Handpicked fruit is crushed and completely destemmed into 500-litre fermentation bins prior to a brief cold maceration of just a few days.
Pigeage (foot-plunging) three times a day starts as soon as the must is taken out of the fridge. The wine is not inoculated but allowed to ferment naturally. If excessively volatile characters begin to develop, a small amount of a high glycerol producing yeast is sprinkled on top of the must. Alternatively, a bucket of must from another ‘good’ ferment is used to take over from an excessively volatile ferment.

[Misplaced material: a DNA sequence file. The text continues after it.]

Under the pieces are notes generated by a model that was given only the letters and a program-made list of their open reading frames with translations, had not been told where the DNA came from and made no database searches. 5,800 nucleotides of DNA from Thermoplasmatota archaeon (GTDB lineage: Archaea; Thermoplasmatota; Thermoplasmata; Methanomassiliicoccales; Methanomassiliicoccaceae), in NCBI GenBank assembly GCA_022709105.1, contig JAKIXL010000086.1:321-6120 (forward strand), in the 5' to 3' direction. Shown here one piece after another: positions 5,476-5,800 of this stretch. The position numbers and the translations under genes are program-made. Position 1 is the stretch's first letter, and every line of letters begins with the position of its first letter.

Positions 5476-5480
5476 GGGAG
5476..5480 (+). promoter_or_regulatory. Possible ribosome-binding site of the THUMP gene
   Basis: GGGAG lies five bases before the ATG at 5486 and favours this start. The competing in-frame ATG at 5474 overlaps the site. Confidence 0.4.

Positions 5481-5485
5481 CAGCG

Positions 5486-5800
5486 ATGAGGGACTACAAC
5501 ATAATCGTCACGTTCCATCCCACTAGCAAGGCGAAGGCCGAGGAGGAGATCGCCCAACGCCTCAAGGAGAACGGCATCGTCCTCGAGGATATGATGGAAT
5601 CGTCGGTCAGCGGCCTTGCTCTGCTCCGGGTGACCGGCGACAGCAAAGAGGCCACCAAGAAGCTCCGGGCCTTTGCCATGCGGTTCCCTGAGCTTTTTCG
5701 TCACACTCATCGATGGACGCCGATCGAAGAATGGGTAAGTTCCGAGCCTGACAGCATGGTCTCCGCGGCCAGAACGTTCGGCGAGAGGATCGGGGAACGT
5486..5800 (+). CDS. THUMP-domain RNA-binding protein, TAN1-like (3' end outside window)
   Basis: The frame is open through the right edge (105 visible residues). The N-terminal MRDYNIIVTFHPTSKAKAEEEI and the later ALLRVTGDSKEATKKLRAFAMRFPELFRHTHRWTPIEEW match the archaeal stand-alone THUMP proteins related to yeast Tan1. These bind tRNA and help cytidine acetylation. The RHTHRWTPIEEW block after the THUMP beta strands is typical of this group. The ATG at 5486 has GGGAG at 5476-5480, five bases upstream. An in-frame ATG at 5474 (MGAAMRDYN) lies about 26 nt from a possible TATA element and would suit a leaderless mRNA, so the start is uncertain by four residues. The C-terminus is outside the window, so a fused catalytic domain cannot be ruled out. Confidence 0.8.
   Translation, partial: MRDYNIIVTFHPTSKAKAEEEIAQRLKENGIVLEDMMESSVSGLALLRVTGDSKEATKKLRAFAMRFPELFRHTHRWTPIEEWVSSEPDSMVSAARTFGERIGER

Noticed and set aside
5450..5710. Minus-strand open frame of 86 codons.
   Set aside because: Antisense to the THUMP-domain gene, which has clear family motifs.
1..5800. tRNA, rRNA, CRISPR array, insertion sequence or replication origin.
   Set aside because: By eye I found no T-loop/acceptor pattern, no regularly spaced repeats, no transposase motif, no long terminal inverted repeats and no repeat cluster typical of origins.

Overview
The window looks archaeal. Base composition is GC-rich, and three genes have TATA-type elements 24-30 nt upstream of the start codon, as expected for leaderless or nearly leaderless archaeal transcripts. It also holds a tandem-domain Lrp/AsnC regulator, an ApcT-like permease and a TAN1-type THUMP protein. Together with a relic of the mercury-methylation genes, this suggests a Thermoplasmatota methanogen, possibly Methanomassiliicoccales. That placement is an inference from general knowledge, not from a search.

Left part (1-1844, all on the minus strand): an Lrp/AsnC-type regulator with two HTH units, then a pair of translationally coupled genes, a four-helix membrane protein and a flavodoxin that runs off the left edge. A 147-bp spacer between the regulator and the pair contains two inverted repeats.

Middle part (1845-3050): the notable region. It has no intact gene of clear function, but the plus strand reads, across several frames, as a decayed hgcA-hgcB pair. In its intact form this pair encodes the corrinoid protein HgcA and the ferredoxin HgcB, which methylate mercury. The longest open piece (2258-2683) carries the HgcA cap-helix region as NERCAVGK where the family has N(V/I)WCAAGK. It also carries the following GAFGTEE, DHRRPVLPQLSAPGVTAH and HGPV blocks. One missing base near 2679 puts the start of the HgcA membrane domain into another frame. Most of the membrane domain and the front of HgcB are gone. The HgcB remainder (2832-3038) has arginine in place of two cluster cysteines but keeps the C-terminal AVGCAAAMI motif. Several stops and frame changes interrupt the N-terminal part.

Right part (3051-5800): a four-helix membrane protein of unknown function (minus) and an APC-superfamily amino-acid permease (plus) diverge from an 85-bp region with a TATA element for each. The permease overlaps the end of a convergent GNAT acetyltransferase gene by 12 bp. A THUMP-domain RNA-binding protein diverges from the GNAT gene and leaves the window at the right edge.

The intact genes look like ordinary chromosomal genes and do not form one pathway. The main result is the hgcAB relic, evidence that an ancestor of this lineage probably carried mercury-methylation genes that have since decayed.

Once the wine is dry it is drained and pressed to barrel as two components: free-run and pressings. We use 500-litre Allier puncheons as well as smaller old oak to age the Studebaker. These don’t tend to impart excessive oak flavour but keep the wine sound with its lees. Secondary fermentation occurs in these puncheons when malolactic bacteria consume the ‘Granny Smith’ malic acid and produce softer, ‘milky’ lactic acid in its place. This also makes the wine stable for bottling without filtration to retain texture and aromatic ‘prettiness’.